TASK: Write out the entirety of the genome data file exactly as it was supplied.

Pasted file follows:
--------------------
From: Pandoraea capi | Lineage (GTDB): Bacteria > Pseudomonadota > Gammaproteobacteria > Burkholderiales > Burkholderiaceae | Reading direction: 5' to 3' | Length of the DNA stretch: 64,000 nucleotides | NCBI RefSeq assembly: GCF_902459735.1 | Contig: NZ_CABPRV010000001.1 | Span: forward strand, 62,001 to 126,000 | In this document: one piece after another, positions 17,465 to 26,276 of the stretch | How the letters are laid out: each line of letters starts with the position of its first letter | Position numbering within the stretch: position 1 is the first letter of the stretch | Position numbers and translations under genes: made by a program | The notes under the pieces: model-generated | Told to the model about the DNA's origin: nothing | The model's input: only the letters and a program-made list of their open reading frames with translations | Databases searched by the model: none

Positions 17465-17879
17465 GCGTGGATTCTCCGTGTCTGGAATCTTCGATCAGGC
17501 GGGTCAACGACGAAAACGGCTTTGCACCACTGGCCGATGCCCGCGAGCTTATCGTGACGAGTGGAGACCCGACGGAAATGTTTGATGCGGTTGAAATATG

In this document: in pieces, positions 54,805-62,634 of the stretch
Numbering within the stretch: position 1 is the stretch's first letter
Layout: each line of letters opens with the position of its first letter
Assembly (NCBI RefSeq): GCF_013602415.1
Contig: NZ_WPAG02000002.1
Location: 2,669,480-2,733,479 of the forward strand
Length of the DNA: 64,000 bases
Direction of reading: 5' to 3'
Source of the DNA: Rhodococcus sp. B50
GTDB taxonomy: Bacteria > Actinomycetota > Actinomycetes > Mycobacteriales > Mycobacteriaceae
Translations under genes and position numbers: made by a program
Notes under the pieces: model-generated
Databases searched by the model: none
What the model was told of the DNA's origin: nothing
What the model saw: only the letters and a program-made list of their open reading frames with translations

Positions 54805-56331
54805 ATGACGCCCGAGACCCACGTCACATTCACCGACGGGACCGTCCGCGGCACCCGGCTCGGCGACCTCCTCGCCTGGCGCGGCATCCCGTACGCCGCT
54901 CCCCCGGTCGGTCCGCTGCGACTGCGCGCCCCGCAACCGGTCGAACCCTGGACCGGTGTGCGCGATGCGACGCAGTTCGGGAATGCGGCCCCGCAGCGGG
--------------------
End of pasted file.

From: Pandoraea capi | Lineage (GTDB): Bacteria > Pseudomonadota > Gammaproteobacteria > Burkholderiales > Burkholderiaceae | Reading direction: 5' to 3' | Length of the DNA stretch: 64,000 nucleotides | NCBI RefSeq assembly: GCF_902459735.1 | Contig: NZ_CABPRV010000001.1 | Span: forward strand, 62,001 to 126,000 | In this document: one piece after another, positions 17,465 to 26,276 of the stretch | How the letters are laid out: each line of letters starts with the position of its first letter | Position numbering within the stretch: position 1 is the first letter of the stretch | Position numbers and translations under genes: made by a program | The notes under the pieces: model-generated | Told to the model about the DNA's origin: nothing | The model's input: only the letters and a program-made list of their open reading frames with translations | Databases searched by the model: none

Positions 17465-17879
17465 GCGTGGATTCTCCGTGTCTGGAATCTTCGATCAGGC
17501 GGGTCAACGACGAAAACGGCTTTGCACCACTGGCCGATGCCCGCGAGCTTATCGTGACGAGTGGAGACCCGACGGAAATGTTTGATGCGGTTGAAATATG

In this document: in pieces, positions 54,805-62,634 of the stretch
Numbering within the stretch: position 1 is the stretch's first letter
Layout: each line of letters opens with the position of its first letter
Assembly (NCBI RefSeq): GCF_013602415.1
Contig: NZ_WPAG02000002.1
Location: 2,669,480-2,733,479 of the forward strand
Length of the DNA: 64,000 bases
Direction of reading: 5' to 3'
Source of the DNA: Rhodococcus sp. B50
GTDB taxonomy: Bacteria > Actinomycetota > Actinomycetes > Mycobacteriales > Mycobacteriaceae
Translations under genes and position numbers: made by a program
Notes under the pieces: model-generated
Databases searched by the model: none
What the model was told of the DNA's origin: nothing
What the model saw: only the letters and a program-made list of their open reading frames with translations

Positions 54805-56331
54805 ATGACGCCCGAGACCCACGTCACATTCACCGACGGGACCGTCCGCGGCACCCGGCTCGGCGACCTCCTCGCCTGGCGCGGCATCCCGTACGCCGCT
54901 CCCCCGGTCGGTCCGCTGCGACTGCGCGCCCCGCAACCGGTCGAACCCTGGACCGGTGTGCGCGATGCGACGCAGTTCGGGAATGCGGCCCCGCAGCGGG